September 5 was meant to be something of an annual holiday in Michal Shahar’s family.
It was the date that she moved with her parents to Israel from Romania in 1963. Nine years later, they planned a double celebration: Her father, Kehat Shorr, was representing his new nation at the Olympics that day, coaching the shooting team.
But on September 5, 1972, Shorr was taken hostage by Palestinian terrorists in the Israeli team’s Olympic quarters; the next day, he was killed. His family lost not only a husband and father, but also the ideologue who had brought them to Israel.
“My father was a very patriotic Zionist, and we tried for years to come to Israel,” Shahar said, recalling how the communist authorities in their native Romania repeatedly barred their exit.
In contrast to Kehat Shorr, David Mark Berger came to Israel for pragmatic reasons. The Ohio-born Jewish weightlifter knew that he would have a better shot at going to the Olympics if he competed for a spot on the Israeli team, given the country’s smaller pool of world-class competitors.
Berger was the only American-born Israeli in the group of 11 athletes, all of whom died in Munich.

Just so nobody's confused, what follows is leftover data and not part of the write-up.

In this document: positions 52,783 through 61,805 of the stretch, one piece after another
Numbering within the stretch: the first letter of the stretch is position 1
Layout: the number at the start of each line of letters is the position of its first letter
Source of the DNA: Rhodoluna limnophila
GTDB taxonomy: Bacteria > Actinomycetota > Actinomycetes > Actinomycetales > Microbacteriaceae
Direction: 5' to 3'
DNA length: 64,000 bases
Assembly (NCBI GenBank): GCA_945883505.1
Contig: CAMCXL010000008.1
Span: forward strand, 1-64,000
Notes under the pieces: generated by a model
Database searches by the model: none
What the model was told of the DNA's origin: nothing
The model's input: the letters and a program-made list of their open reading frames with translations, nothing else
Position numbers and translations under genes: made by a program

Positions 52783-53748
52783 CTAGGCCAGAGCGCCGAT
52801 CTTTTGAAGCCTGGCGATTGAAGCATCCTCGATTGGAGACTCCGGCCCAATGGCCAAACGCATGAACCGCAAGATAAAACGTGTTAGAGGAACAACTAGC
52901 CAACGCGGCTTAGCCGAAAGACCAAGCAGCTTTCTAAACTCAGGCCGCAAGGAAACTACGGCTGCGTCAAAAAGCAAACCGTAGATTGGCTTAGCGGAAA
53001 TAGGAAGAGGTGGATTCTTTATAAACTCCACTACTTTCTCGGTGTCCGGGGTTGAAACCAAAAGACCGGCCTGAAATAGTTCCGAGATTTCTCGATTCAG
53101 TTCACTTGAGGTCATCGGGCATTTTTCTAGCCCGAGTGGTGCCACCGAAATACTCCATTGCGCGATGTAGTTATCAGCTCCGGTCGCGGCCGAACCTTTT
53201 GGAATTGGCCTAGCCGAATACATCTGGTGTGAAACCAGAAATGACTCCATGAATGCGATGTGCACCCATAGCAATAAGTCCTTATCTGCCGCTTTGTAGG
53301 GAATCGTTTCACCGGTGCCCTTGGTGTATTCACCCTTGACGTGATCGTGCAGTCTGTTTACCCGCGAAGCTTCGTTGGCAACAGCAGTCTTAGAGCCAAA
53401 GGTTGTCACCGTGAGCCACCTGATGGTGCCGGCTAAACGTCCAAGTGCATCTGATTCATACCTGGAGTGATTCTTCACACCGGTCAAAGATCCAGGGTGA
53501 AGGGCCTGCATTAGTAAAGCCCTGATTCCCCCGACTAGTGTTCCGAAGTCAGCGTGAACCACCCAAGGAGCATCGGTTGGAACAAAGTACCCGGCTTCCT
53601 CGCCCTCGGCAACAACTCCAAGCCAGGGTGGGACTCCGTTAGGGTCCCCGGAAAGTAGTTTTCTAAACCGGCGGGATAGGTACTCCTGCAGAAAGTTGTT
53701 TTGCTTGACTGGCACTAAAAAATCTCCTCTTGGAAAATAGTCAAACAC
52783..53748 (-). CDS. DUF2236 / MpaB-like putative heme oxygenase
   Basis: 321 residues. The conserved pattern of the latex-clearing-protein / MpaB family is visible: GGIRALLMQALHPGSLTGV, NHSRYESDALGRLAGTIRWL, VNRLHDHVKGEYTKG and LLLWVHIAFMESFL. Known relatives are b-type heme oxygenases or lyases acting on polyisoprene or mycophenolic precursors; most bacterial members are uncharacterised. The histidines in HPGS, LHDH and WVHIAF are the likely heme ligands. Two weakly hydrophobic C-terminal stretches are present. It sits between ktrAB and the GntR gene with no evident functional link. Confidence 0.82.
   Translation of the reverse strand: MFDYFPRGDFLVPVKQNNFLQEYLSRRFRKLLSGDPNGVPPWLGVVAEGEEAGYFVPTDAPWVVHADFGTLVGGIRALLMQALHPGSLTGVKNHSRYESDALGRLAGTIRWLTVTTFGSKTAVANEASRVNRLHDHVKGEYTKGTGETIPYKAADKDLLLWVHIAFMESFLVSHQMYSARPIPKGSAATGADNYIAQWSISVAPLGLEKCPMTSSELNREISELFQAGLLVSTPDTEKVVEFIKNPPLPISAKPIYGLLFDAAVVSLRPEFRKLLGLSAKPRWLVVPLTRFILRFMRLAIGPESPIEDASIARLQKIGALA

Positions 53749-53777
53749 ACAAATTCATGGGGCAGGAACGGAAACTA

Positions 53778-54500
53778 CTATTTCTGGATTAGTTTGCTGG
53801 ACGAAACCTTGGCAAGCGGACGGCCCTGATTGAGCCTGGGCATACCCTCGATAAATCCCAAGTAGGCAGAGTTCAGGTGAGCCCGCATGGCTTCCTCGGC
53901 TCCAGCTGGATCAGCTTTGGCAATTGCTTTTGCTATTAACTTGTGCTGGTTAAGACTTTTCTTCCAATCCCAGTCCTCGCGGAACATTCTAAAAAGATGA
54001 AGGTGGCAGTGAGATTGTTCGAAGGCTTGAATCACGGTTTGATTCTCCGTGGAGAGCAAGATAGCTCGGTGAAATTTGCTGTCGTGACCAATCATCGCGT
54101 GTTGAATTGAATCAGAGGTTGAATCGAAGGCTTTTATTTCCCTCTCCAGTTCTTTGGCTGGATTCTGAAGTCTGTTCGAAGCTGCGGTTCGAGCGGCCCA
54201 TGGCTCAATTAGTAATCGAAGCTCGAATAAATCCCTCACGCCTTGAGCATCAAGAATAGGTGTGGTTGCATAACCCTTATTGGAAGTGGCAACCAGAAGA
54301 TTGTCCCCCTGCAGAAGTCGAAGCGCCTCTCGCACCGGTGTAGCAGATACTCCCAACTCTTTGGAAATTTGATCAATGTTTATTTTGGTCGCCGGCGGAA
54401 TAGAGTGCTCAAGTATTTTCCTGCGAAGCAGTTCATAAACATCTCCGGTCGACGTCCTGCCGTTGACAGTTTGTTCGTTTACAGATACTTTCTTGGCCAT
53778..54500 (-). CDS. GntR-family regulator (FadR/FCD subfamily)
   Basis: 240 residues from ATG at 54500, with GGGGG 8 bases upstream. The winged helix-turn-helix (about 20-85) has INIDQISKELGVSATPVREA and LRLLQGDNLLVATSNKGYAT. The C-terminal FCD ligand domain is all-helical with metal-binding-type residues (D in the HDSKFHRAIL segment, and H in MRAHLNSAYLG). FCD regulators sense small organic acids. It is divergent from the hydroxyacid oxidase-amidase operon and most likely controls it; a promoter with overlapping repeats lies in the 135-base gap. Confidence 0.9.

Just as each athlete traveled a distinct path to Israel’s 1972 Olympic team, each of their families was left to wend its way through the grief. Forty years since the event that bound together their lives, the families of the Munich 11 have processed their common loss differently. For some, the event might as well have been yesterday. For others, the ensuing decades have brought the distance necessary to go on.
“For a lot of years at night I couldn’t sleep,” Shahar said, in her Tel Aviv apartment. “I was always up thinking through all sorts of scenarios, like maybe something else happened, and nonsense thoughts like maybe he’s still alive.”
At the time of the tragedy, Shahar was a 21-year-old newlywed. Though hit hard, she pushed on to obtain her mathematics degree. She became a high school teacher and, eventually, a principal.